Mitt Romney's campaign is touting a newly unearthed clip of Newt Gingrich praising the individual mandate in President Obama's healthcare plan as the former Massachusetts governor looks to solidify his growing lead in the pivotal Florida primary.

In the clip from a 2009 teleconference Gingrich held in his capacity representing his healthcare consulting organization, Gingrich speaks in support of an individual mandate.

“The real foundation and most important part of this is individual rights, responsibilities and expectation of behavior. We believe that there should be ‘must carry’ — that is, everybody should either have health insurance, or if you’re an absolute libertarian, we would allow you to post a bond, but we would not allow people to be free riders, failing to insure themselves and then showing up at the emergency room with no means of payment," Gingrich says in the clip.

"If you have must carry, then the insurance companies have told us that we can have ‘must issue,’ and you will therefore have a system in which you don’t have to worry about cherry-picking and maneuvering," he continued. "As we move beyond today’s press conference at the White House, this is the kind of general model we’re going to be advocating.”

Since the passage of the president's healthcare reform legislation in 2010, conservatives have keyed in on that requirement when attacking the bill as unconstitutional.

The clip isn't revelatory in it's own right — Gingrich has voiced at least some support for the individual mandate as recently as May 2011, before later saying that he was "wrong" to have done so. Romney also supported an individual mandate on the state level as part of his Massachusetts healthcare reform package.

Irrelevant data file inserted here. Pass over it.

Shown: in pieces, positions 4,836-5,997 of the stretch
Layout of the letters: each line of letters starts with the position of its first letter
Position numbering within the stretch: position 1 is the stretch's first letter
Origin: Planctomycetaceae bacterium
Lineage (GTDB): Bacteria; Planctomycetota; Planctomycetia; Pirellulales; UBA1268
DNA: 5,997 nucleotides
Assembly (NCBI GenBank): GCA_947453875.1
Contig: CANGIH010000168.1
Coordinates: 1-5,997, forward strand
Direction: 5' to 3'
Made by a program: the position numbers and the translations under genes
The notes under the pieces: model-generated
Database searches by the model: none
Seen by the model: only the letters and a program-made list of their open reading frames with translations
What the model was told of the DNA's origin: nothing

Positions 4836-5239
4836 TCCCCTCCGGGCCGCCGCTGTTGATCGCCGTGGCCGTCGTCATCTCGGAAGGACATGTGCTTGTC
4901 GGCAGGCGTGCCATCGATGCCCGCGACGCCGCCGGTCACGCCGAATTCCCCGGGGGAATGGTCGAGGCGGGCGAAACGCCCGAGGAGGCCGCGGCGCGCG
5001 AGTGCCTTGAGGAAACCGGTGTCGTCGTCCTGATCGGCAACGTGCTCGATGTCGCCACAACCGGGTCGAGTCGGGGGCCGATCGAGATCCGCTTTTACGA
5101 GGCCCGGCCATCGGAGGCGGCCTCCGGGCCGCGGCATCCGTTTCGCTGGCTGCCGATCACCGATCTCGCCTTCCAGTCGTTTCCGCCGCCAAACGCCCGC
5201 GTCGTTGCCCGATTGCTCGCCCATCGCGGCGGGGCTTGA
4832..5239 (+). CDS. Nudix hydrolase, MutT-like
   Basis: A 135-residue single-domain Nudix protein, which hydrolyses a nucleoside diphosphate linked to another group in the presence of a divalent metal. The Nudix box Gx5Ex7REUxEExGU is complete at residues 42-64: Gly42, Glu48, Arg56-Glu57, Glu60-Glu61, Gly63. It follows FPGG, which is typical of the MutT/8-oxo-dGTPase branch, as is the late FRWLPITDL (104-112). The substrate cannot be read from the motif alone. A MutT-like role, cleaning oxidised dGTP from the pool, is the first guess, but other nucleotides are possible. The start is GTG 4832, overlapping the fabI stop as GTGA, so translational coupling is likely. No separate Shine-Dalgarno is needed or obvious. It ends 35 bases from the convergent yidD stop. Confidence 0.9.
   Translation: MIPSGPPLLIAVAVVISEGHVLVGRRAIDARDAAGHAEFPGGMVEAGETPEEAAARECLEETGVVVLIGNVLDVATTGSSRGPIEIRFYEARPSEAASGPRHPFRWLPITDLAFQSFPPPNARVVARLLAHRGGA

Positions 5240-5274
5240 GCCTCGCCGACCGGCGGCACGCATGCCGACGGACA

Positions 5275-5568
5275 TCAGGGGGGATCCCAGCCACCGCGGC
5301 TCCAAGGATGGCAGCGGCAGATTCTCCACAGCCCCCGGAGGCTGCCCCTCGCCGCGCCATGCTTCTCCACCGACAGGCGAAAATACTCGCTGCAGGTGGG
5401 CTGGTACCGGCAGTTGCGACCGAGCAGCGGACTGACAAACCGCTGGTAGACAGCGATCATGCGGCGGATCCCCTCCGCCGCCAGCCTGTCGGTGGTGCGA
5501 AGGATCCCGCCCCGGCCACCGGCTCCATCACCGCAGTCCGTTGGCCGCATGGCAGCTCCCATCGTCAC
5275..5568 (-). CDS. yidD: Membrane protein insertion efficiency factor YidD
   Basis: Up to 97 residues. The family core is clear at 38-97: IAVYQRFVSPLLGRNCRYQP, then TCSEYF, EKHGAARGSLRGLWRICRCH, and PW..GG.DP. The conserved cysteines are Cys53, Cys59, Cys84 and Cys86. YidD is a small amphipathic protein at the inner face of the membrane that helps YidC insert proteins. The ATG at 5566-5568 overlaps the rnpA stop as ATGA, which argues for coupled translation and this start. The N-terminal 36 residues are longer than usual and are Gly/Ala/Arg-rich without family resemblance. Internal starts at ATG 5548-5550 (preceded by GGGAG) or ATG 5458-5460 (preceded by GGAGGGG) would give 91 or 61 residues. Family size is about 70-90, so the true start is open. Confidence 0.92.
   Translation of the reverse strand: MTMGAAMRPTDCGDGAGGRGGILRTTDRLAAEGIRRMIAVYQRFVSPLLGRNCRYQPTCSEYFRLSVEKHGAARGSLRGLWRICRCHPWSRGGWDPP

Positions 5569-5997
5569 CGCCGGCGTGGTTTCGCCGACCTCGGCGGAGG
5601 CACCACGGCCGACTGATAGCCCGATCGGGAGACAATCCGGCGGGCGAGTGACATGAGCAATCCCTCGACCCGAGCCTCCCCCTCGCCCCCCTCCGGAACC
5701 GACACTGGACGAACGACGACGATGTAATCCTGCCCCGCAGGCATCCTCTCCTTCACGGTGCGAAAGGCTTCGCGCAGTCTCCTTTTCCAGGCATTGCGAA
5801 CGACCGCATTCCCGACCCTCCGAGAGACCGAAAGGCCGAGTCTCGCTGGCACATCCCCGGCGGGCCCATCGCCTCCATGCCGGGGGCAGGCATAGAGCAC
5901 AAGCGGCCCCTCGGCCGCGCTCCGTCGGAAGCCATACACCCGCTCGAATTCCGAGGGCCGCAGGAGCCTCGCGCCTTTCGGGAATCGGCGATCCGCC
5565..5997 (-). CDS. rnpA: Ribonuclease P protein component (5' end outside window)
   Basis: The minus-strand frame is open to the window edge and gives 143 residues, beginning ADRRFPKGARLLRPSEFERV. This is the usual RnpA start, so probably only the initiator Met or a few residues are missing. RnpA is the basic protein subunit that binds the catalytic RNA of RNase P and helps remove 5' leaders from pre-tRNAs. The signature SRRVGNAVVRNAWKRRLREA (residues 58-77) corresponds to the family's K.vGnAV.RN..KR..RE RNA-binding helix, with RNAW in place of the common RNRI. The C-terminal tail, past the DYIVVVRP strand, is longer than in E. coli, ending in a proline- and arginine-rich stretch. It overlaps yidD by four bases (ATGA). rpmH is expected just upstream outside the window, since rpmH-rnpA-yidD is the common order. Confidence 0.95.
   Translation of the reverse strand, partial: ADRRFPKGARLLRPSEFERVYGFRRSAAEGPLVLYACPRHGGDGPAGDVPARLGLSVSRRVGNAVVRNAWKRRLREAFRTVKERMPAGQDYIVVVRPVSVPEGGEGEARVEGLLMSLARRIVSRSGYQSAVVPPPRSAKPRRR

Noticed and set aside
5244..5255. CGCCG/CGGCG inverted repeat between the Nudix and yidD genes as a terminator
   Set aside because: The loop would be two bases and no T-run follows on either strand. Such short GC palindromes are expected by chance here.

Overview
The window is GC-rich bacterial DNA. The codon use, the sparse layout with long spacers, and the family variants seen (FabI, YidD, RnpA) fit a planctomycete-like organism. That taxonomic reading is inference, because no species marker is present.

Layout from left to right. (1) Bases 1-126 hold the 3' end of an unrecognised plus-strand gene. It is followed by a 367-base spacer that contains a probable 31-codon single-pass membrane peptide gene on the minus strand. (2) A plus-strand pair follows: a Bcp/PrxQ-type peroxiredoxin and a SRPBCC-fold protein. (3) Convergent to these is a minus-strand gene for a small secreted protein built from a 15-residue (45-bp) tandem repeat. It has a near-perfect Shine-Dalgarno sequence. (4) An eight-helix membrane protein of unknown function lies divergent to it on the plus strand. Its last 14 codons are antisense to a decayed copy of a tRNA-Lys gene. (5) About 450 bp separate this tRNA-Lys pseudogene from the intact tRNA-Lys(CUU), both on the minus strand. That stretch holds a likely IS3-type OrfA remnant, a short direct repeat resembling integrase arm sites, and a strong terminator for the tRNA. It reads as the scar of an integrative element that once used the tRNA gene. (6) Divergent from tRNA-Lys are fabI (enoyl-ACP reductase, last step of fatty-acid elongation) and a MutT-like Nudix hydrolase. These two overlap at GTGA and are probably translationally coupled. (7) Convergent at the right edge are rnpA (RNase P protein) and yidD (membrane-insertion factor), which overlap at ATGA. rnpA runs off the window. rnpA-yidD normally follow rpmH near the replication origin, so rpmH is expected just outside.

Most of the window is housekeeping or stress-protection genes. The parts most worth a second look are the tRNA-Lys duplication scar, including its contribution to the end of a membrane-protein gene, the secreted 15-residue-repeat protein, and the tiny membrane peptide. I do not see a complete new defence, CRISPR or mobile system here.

“I’ve said in the debates, yes, I used to be for mandates. I was wrong,” Gingrich told CBS in December. “Why doesn’t Mitt admit it? He’s still for the mandate in Massachusetts. It doesn’t work, it’s going to bankrupt the state. The difference between Romney and me is, we both used to have the wrong idea. I’m willing to say it was the wrong idea, he’s not. And I think it’s funny that they want to attack me for admitting that I was wrong, but they won’t admit that he’s now wrong to think he’s still right when he’s wrong.”

But the fact that the Romney campaign is circulating the clip underscores the extent to which his team wants to prevent another last-minute rally by Gingrich.

"You're not going to see Mitt Romney go into cruise control after Florida, no matter what happens in Florida," senior adviser Eric Fehrnstrom told NBC Monday.